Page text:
I cannot say enough about Melissa, Grenade and Diana.  They gave up their weekends, sleep and general comfort to help me see the end as a one hundred mile finisher.  They are forever on The Good List.

Don't call it a skirt.

*My use of Ibuprofen - While at The Lodge at Mile 75 one of the other runners overheard me saying I was using Ibuprofen. He cautioned that I urinate as often as possible to flush out my kidneys.  Renal failure is a definite possible with the overuse of NSAIDS and dehydration.  My protocol was 600mg every ten miles from Mile 65.  At most I consumed 2400mg total.  I drank 80 ounces of water with Nuun between each does and stopped to pee even when I did not feel an urge to do so.  I surprised myself by holding urine even when I felt no urge.  By Sunday night normal bodily functions has resumed and there appears to be no long term ill effects.  I don't use OTC pain killers often and used what my crew believed to be the bare minimum to get through the final 35 miles.  I may have taken only another 2000mg since the race ended (I am writing this on the following Wednesday).

One difference between my first chase for a buckle and this past weekend is that I never felt the emotional break that is expected with these events.  Even a marathon can crush one's spirit.  It nearly happened at my first marathon.  It certainly did happen at Lumberjack.  The potential for a DNF collapsed on upon me like a house of bricks and I carried those scars into this race.  Though I said all the right things and felt good both physically and emotionally, that concern was tucked away waiting for the right moment to pounce.  When I sensed the tide turning against me I tried to be logical.  I tried to think the situation through.  I thought I knew what I did or did not want to do.  Having Melissa refuse to listen to me was the difference between coming home empty handed and coming home to this picture.

Not sure I'll ever wash this off my car.  I know it's a minivan.  Don't laugh.  You know I can chase your ass down.

I have sometimes written about running with an audience.  This race was for me alone.  No dedicated miles.  No ideas I intended to consider on the run.  Hell, I had no go-to thoughts to manage the potential emotional hurdles if and when they came.  Like most things I just went.  However, I always approach my training and racing as if someone were watching me, judging me, observing me to see how genuine I am in these pursuits.  Last night I received this note from Diana, a member of my crew, and think it most appropriate to include here.  I have not asked permission but feel it sums up any sort of race, whether it is a marathon or ultra, no matter how one is involved in the event:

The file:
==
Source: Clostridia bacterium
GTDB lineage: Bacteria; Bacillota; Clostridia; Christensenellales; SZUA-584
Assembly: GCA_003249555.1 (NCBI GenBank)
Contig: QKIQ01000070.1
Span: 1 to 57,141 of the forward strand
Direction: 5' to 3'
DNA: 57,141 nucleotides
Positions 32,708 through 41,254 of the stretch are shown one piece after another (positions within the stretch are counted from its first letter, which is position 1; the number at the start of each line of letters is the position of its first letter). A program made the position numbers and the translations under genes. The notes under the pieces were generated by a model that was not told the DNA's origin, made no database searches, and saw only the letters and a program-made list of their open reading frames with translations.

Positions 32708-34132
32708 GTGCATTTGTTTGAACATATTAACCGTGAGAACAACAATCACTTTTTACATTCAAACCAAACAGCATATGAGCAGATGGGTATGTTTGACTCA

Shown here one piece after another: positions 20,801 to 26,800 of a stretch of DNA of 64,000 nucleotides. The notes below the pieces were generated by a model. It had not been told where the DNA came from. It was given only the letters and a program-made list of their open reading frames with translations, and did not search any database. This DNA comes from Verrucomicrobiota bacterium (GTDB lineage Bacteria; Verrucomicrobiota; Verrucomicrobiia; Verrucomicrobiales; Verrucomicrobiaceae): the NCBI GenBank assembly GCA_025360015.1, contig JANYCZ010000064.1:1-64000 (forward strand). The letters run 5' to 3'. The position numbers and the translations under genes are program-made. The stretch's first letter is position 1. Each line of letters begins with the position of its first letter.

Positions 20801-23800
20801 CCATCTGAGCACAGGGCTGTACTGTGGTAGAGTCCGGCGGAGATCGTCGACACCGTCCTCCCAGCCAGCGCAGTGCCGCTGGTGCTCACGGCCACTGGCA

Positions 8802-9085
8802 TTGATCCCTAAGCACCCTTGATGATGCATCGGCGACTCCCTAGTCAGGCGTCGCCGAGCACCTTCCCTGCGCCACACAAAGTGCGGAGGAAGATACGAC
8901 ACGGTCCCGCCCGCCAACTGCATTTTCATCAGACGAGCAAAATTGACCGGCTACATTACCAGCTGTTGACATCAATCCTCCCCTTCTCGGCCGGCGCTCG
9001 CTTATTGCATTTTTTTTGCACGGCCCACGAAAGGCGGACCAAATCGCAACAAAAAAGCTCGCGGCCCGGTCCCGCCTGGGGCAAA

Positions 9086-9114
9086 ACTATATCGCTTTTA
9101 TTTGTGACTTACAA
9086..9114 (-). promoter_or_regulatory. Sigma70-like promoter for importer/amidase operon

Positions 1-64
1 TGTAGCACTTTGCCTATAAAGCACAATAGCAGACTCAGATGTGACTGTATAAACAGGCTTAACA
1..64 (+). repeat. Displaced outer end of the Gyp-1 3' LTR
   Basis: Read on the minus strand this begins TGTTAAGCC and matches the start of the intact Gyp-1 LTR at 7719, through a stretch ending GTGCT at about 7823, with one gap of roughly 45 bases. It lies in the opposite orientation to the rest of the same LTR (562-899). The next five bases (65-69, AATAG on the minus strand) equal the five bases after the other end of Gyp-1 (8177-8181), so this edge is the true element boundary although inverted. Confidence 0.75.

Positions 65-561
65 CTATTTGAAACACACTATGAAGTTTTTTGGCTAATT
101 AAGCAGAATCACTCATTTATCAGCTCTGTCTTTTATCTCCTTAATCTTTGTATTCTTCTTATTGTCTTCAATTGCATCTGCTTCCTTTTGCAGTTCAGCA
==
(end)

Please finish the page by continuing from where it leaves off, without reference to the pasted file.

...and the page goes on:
What inspired me, with you, is that were ready to go down.  I think you were okay with being done with where you were.  You weren't convinced, but you were testing the waters and had a good defense behind you.  And out of thin-air, you let something else guide you.  Melissa wouldn't give you the out.  She made it known that every person that was there was standing with you and would go with you, regardless.  And we would have.  You just got up and went.  After that, there was no stopping you.  Your glory was in those final thirty miles or so.
That made me know that when the darkest hours are upon me in my own endeavors, I don't have to rely on myself as long as I have my support group, the people that believe in me, to carry me through.
The brightest hours are often directly on the coattails of the darkest.  You have proven that.  I will never forget that, and I thank you for the experience.
When a person walks in faith, there isn't a thing to stop him.

I did not get up to satisfy some need that was in my crew, to please them or make them happy.  I got up because I knew they would do whatever they could to see me through.  The only condition I made was to go alone.  I had no pacer, having committed to covering the distance alone unless in the company of other racers.  But I always had their welcome arms as I arrived at the aid stations.  We reflected the joy in each others eyes, knowing that each of us would leave Bandera as something more than when we arrived.  I do not how that will translate to my real life, but I know it is a life worth living.

My final advice to anyone considering an ultra, as I relayed to a friend making her first attempt this weekend, goes like this:

Be strong.  Rely on the team you have to help you.  Do not forget - whether it is going good or bad, it will go the other way before you are done.  Unless you break something keep moving forward.  I had people tell me those things and believed them, only to forget at the worst time, when I was most vulnerable to my fears.  Then I was tricked into going back into the darkness and battling the demon of fear, for I was more scared of potential regret [in not finishing].
Remember, no matter what happens, to run for you.  Your family and friends believe in you.  I believe in you.  But run for yourself.  You may discover a strength and conviction you never dreamt possible.

I think this sentiment holds true regardless of the discipline, the event or the distance.  You have to train, prepare and go.  Forever moving forward.

With that, I bid you Hasta Luego.

Post script - if you have any questions regarding topics you feel were omitted or left untouched, please ask.  I will either respond in the comments second or privately, depending on the nature of the question.